|Country||Displaced||Injured||Dead||Damaged Buildings||Destroyed Buildings|
Source: Earthquake Impact Database
Many injuries and damaged buildings: Saturday's Mw7.1 earthquake near the east coast of Honshu, Japan was one of the strongest quakes in nothern Honshu since 2011. The earthquake happened near the coast of the prefectures Fukushima and Miyagi in a depth of about 60 kilometers. Focal parameters indicate a rupture within the subduction slab and therefore no direct relation with the megathrust fault. However, despite the depth and the offshore location, the japanese network registered unusual high intensities across the Tohoku region with largest detections close to Shindo 7, the highest value on the japanese intensity scale. Shindo 6- and 6+ (Modified Mercalli: VIII - IX) affected several prefectures, Shindo 5- (MM V - VI) even most parts of Tokyo area. For most areas in Northern Honshu this quake caused the highest intensities since the Great Tohoku Earthquake 2011 (Mw9.1).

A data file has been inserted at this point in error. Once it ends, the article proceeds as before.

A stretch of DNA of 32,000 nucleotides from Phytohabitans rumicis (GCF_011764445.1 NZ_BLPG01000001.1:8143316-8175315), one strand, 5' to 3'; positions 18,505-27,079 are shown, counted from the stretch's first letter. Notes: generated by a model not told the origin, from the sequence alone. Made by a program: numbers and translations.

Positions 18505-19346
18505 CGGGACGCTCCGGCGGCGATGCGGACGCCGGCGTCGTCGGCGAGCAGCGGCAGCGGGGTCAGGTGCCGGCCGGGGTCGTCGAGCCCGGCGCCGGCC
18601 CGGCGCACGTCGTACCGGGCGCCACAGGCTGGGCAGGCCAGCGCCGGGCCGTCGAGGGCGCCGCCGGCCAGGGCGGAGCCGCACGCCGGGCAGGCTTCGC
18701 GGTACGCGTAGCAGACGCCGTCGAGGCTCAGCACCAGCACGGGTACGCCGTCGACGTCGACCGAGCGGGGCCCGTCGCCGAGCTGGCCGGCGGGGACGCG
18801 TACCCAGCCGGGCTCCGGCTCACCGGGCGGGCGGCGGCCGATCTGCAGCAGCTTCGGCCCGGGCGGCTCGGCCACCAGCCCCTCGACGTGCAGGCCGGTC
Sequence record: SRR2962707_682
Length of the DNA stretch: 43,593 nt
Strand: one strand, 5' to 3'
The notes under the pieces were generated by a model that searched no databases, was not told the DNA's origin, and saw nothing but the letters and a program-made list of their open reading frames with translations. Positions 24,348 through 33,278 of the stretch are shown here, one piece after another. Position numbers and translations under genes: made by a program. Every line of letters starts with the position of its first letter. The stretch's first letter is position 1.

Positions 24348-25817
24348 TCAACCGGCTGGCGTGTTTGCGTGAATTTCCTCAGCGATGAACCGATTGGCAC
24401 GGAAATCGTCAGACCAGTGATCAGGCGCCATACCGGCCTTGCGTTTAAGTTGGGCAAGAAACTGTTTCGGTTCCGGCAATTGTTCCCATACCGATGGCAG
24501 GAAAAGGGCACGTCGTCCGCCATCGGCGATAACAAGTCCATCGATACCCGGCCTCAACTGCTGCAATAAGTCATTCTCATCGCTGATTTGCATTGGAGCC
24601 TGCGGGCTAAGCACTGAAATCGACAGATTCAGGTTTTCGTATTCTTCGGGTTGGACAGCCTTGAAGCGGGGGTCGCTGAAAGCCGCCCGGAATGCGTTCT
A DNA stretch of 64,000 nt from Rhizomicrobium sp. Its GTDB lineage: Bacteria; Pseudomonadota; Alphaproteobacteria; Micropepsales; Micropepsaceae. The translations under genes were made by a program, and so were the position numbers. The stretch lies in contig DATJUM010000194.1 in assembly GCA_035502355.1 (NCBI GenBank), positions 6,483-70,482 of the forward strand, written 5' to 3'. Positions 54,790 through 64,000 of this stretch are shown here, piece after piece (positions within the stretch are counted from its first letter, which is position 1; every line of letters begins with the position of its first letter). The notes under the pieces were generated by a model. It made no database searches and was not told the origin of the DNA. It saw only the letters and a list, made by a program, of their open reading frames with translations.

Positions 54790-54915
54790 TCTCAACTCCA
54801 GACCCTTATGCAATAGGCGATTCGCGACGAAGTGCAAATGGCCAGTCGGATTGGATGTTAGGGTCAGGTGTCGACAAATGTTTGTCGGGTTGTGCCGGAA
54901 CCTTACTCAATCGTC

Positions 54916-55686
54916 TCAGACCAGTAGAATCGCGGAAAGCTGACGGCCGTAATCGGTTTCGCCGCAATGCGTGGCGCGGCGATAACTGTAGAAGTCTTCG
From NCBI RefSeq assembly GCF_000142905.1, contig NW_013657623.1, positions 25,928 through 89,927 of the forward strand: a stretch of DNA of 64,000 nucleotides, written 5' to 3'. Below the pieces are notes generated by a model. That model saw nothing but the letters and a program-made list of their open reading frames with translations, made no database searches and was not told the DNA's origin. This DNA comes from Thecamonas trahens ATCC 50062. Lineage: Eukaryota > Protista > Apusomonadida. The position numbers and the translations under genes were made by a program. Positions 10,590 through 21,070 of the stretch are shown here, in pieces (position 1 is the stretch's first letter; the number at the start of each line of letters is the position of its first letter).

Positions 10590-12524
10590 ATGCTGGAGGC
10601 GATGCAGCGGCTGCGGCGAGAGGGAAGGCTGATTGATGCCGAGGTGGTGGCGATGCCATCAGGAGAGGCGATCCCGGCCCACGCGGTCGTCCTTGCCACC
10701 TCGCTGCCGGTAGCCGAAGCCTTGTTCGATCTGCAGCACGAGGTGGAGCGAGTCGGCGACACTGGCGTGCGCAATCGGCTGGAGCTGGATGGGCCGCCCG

The depth however prevented any significant tsunami threat. Neither the Japanese Meteorological Agency nor the Pacific Tsunami Warning Center have issued a warning for the coast of Honshu. Minor sea level fluctuations are always possible after quakes of this size but in this case, no hazardous events were expected or observed.
As of February 14th, 7 UTC, 144 people were reported injured. Most injuries are minor and related to panic-related accidents or falling objects within houses. Besides Fukushima (77 injuries) and Miyagi (52) prefectures, injuries were reported from Tochigi (5), Ibaraki (3), Chiba (2), Saitama (2), Gunma (1), Kanagawa (1) and Yamagata (1).
Building damage is so far limited to about 30 structures, according to official information. But the evaluation continues and it is expected that the number of damaged buildings will rise. However, no cases of destruction or severe damage were reported yet. Due to the building codes in Japan, most buildings can even withstand the highest intensities.
Aftershocks are defined as earthquakes that follow on a larger one in the same region. An aftershock sequence ends as soon as the frequency of quakes is as low as it was prior to the mainshock. Therefore the February 13th 2021 earthquake can be defined as an aftershock of the 2011 Tohoku earthquake. It did not nupture the megathrust but a fault within the slab, that has experienced additional stress after the Tohoku quake.
|Date & Time||Feb. 13, 2021, 2:07 p.m.|
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